The genus Giardia spp. includes flagellate parasites presented in small intestine of mammals, birds, reptiles and amphibians, and possibly the first human intestinal protozoan to be known. The first description of the trophozoite has been attributed to Anton van Leeuwenhoek (1681), who noted Giardia trophozoites in their own feces, but it was Larnbl in 1859, who described it in more detail. The genus was created by Kunstler (1882) when observing a flagellate present in the intestines of tadpoles of anuran amphibians (Neves, 2005).

Giardia duodenalis (syn. G. lamblia, G. intestinalis) causes giardiosis, gastroenteritis caused by unicellular protozoan. This protozoan is probably the most widespread cause of diarrhea with 200 million of symptomatic individuals in the world. The majority of infections by G. duodenalis are asymptomatic, and the prevalence is 2-5% in industrialized countries and 20-30% in developing countries. Regarding the symptoms may be asymptomatic or present a wide spectrum of symptoms, from self-limiting enteritis to chronic conditions with debilitating diarrhea, steatorrhea and weight loss (Rey, 2001).

Giardia and giardiosis have been extensively studied and, despite the efforts, many fundamental questions still remain unanswered. The own taxonomy is still controversial and the determination of Giardia species has been made considering the host of origin and morphological characteristics. According to some authors, consider the host of origin is not a valid criterion, once, by the DNA analysis, Giardia species from different hosts are similar, while those from the same host can be quite different (Neves, 2005). The difficulty in determining accurately the species of isolated Giardia from different hosts has been a limiting factor for the establishment of the zoonotic potential of giardiosis and to clarify the possibility of the existence of animals that can participate as reservoirs of Giardia spp.

Currently, the classification has been adopted for G. duodenalis is the categorization of the species in 7 genotypes or "assemblages": A, B, C, D, E, F and G. Only the A and B genotypes have been detected in humans, but both can infect other mammals, i.e, they have potential zoonotic (Bouzid et al., 2008). Subgroup AI is a mixture of isolated human and animals, since the sub-group AII is strictly isolated from humans. The genotype B comprises two subgroups III and IV and this last one is probably specific human (Thompson, 2004). The other five assemblages (CG) comprise species G. duodenalis restricted to host animals. Molecular analysis of G duodenalis isolates and other Giardia species conclude that the first is a complex of species and shows the need for a revision in the taxonomy of Giardia (Bertrand & Schwartzbrod, 2007).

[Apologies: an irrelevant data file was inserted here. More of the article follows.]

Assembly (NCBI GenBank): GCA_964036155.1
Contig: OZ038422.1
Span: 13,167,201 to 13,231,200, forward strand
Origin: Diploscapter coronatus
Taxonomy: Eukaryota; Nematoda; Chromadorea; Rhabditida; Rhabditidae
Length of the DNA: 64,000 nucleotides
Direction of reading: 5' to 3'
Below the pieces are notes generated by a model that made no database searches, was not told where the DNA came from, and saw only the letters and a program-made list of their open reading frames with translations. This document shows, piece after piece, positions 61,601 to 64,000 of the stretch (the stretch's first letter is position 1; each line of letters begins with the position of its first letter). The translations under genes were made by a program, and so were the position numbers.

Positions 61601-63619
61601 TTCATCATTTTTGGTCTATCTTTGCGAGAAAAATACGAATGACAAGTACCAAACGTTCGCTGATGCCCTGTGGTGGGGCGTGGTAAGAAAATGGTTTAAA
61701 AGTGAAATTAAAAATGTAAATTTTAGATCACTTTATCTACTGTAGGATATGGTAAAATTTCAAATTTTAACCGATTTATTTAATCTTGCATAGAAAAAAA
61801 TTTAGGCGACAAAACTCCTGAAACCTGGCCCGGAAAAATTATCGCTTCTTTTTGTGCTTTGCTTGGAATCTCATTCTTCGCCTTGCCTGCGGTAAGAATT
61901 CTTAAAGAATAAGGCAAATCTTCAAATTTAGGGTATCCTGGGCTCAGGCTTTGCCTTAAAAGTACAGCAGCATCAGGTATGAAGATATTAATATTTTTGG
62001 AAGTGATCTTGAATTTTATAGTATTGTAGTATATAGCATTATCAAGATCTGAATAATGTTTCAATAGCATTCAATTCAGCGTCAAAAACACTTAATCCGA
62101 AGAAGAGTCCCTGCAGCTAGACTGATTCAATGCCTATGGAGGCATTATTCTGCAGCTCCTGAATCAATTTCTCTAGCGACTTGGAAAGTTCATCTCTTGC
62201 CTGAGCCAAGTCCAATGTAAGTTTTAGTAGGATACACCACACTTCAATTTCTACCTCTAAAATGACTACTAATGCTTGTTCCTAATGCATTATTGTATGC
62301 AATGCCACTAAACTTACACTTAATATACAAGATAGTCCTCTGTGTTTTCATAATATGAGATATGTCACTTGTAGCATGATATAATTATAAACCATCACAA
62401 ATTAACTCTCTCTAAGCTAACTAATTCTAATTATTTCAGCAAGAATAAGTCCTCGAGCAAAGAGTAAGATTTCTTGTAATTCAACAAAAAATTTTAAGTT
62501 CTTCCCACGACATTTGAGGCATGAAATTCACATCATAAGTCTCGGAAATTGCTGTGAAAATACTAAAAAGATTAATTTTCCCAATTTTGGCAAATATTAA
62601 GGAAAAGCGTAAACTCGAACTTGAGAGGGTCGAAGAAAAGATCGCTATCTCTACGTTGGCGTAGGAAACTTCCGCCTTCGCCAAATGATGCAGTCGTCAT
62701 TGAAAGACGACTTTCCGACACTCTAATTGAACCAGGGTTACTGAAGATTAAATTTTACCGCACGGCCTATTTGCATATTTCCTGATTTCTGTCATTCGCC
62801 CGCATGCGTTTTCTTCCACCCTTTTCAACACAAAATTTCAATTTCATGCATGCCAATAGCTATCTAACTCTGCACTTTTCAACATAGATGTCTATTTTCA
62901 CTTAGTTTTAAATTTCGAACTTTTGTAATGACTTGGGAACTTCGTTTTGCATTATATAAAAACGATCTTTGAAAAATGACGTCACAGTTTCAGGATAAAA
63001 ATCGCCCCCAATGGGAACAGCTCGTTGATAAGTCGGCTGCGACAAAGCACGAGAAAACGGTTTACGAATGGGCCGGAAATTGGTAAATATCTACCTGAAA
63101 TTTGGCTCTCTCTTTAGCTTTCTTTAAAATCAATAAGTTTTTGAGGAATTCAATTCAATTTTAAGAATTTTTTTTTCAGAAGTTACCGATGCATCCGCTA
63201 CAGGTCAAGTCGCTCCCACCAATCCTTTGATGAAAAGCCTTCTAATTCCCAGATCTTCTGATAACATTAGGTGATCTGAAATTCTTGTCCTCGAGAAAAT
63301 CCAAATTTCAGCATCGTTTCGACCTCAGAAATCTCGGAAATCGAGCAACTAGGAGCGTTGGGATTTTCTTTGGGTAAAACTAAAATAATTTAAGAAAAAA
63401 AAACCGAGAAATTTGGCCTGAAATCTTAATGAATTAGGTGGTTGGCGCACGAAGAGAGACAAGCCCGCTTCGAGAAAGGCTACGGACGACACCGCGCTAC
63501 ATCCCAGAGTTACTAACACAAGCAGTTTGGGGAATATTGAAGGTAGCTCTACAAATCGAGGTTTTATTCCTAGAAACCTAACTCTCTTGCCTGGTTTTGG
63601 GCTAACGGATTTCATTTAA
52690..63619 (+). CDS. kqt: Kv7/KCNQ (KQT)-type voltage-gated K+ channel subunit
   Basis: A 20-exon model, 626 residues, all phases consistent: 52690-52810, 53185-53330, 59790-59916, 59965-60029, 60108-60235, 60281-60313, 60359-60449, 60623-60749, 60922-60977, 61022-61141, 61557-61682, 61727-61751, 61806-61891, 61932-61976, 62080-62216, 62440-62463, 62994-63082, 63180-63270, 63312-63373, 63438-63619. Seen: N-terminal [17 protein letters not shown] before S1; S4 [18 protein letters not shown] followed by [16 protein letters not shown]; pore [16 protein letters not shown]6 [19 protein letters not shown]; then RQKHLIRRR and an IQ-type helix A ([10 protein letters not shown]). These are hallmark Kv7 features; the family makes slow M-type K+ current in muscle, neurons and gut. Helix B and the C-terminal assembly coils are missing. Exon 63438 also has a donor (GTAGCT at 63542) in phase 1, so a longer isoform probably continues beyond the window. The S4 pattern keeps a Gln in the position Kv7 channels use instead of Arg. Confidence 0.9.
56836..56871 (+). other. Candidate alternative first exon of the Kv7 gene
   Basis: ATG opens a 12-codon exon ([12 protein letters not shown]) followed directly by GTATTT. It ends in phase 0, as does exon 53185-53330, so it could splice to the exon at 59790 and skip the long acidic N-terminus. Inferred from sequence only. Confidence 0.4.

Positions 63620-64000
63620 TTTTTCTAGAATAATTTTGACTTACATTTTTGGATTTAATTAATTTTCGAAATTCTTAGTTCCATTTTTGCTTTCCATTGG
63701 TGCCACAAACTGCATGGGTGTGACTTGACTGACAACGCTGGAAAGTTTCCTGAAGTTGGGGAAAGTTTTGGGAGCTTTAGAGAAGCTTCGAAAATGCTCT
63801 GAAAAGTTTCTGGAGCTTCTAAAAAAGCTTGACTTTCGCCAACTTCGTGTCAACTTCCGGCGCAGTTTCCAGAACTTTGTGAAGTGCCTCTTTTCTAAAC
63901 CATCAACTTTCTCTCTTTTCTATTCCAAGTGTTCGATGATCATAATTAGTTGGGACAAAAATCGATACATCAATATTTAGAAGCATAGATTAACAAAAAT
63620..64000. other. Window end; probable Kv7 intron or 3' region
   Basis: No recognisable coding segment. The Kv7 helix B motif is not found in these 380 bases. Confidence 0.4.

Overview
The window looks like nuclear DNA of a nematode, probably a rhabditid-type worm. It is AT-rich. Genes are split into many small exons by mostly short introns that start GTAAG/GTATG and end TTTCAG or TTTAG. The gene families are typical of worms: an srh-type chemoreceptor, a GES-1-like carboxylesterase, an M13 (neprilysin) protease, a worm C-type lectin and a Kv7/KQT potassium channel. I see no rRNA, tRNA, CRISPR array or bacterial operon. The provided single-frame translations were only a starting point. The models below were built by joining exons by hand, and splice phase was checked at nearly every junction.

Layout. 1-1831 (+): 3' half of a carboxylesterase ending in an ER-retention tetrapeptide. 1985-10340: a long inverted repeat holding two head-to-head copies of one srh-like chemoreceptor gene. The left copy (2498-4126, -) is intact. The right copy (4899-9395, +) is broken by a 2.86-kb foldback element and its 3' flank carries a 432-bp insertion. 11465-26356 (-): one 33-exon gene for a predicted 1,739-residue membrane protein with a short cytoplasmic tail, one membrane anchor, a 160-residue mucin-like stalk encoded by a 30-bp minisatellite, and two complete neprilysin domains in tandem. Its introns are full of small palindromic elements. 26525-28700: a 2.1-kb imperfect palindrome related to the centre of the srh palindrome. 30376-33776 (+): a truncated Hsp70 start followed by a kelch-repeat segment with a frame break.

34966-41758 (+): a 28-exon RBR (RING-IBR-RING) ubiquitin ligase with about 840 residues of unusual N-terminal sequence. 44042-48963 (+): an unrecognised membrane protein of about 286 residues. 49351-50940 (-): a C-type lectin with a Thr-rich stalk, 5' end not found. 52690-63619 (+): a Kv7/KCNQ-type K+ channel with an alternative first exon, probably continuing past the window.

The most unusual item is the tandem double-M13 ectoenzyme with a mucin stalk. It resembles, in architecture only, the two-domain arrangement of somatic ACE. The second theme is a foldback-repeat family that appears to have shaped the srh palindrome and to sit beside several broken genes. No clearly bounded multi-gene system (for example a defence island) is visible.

The cysts are released for an extended period and in large numbers (1.4x1010 daily) in the feces of humans and certain animals. Can survive for several months in cold water, are relatively resistant to chlorination and ultraviolet light. The boiling is very effective in destroying the cysts, but some may resist freezing for a few days. The infection can be caused by low doses of up to 10 cysts, can occur by direct contact, very common among children in day care center and through ingestion of contaminated food or water (Ortega et al., 1997).

Due to several reasons, nowadays giardiosis is considered a reemerging parasitic. The first of these reasons relates to the large number of diarrhea outbreaks in day care centers. In developed countries, the increasing use of these institutions is one reason for the reemergence of the disease. Another reason pointed out as a cause of re-emergence of this disease relates to high rates of Giardia infection in domestic animals (Thompson, 2000).

The filtration processes are important barrier for removal of cysts in the water treatment. The main concern in water treatment plants for cysts removal should focus on the filtration processes, as well as optimizing operations and improvements in processes for cysts removal (Plutzer et al., 2010).

Disinfection with chlorine and derivatives is an important barrier to waterborne pathogens, however they are less effective against Giardia cysts (Khalifa et al., 2001). As previously mentioned, chlorine can cause the inactivation of cysts, but requires concentration and contact time high (Medema et al., 2006). Ozone is the powerful agent against protozoa, however the contact time required is still high (Haas & Kaymak, 2003). Furthermore, chemical disinfecting agents cannot be used at very high doses due to the formation of disinfection byproducts formed by the reaction with organic matter of water, such as trihalomethanes (Von Gunten, 2003).

There is also the risk of post-contamination (Karanis et al., 2007) when the water distribution system or water reservoirs are contaminated. This post-contamination can occur because of leakage of contaminants along the distribution system, on distribution reservoirs opened or due to inadequate disinfection after construction or repair in the network. Improper connections can inject water sources contaminated with domestic sewage on the distribution network. Public or domestic water tanks can be contaminated due to animals’ access (Robertson et al., 2009).

Biofilms formation in the pipeline distribution network can also contribute as a potential source for water contamination by Giardia cysts, serving as a means of accumulation during periods of slow flow (Helmi et al., 2008).

1.3. Moringa oleifera Lam